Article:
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June 27, 2008

No-property-tax status was supposed to raise the price of the Vanderbilt Yard

Atlantic Yards Report

There's another obscured benefit for Forest City Ratner in the bid for the Metropolitan Transportation Authority's Vanderbilt Yard. In its September 2005 report on Atlantic Yards, the city's Independent Budget Office (IBO) stated:
IBO’s estimate of new property tax revenue lost to the arena PILOT does not include a loss of property taxes for the MTA land that would be part of the arena building foot print. The city currently receives no tax payment from the MTA for the rail yard because the MTA, like other state entities, is exempt from local property tax. Under the MTA’s Request for Proposals, any developer acquiring the development rights to the site would probably enter into a long-term lease, leaving the MTA in place as the owner. Therefore, the property would likely remain off the city’s tax roll, resulting in no impact on the city budget. Indeed, the MTA has an incentive to make a deal that maintains the tax exemption in order to maximize the price it receives for the development rights.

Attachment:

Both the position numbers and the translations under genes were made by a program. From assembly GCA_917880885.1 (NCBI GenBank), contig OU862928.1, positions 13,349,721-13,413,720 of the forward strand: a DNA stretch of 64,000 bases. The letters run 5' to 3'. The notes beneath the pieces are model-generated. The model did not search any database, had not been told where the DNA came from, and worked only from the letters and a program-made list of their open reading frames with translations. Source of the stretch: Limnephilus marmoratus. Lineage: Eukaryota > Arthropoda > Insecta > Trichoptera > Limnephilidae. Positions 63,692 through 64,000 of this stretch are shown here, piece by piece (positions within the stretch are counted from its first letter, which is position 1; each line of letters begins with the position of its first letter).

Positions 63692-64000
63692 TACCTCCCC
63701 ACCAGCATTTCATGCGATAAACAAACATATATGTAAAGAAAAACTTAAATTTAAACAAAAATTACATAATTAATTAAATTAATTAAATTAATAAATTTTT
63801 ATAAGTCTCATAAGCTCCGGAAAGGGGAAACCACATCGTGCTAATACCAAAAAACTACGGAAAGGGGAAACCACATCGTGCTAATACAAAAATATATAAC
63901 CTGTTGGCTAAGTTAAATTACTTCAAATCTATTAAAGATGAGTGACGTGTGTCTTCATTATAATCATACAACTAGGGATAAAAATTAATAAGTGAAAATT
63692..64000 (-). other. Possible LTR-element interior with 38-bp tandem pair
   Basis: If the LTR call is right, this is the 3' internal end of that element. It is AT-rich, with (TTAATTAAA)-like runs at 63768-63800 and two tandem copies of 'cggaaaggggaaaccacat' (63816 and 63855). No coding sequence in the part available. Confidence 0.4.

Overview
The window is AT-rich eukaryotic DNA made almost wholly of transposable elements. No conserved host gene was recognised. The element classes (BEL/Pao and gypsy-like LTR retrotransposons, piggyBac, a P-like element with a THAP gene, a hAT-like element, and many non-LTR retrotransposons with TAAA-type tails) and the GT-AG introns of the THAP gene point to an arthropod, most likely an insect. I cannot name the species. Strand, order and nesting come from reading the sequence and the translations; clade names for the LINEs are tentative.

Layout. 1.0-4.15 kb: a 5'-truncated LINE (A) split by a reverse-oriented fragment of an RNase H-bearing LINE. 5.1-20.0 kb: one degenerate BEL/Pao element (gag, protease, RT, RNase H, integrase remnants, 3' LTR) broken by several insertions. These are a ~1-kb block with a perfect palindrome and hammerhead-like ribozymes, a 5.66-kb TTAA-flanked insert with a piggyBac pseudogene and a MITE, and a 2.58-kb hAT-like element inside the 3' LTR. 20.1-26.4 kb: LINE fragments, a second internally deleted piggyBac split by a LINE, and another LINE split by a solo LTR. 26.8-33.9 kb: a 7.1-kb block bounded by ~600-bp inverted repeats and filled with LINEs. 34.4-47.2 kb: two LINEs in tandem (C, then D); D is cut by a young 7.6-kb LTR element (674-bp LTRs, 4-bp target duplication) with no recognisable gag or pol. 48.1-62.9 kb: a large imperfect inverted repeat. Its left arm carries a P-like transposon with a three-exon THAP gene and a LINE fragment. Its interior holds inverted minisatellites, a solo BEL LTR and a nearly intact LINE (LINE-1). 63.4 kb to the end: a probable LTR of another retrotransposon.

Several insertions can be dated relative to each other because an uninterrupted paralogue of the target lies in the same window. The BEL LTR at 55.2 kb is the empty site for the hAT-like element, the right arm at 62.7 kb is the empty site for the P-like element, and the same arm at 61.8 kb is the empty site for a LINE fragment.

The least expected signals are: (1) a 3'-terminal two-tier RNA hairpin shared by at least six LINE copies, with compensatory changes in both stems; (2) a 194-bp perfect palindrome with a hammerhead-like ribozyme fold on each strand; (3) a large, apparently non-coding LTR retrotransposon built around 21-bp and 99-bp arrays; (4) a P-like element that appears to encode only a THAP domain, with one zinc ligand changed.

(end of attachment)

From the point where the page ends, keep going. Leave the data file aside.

(Emphasis added)

That hardly happened. Forest City Ratner paid $100 million in cash, and values its total bid at $379.4 million, though that's questionable. Meanwhile, the developer expects tax breaks worth $800 million, as tax-exempt bonds are repaid by PILOTs (payments in lieu of taxes).

It doesn't sound like the MTA maximized much.


NoLandGrab: Not true! They appear to have maximized the sweetness of the deal for Forest City Ratner. Meanwhile, taxpayers and transit riders can expect MTA service cuts — and fare hikes.

Posted by eric at June 27, 2008 9:47 AM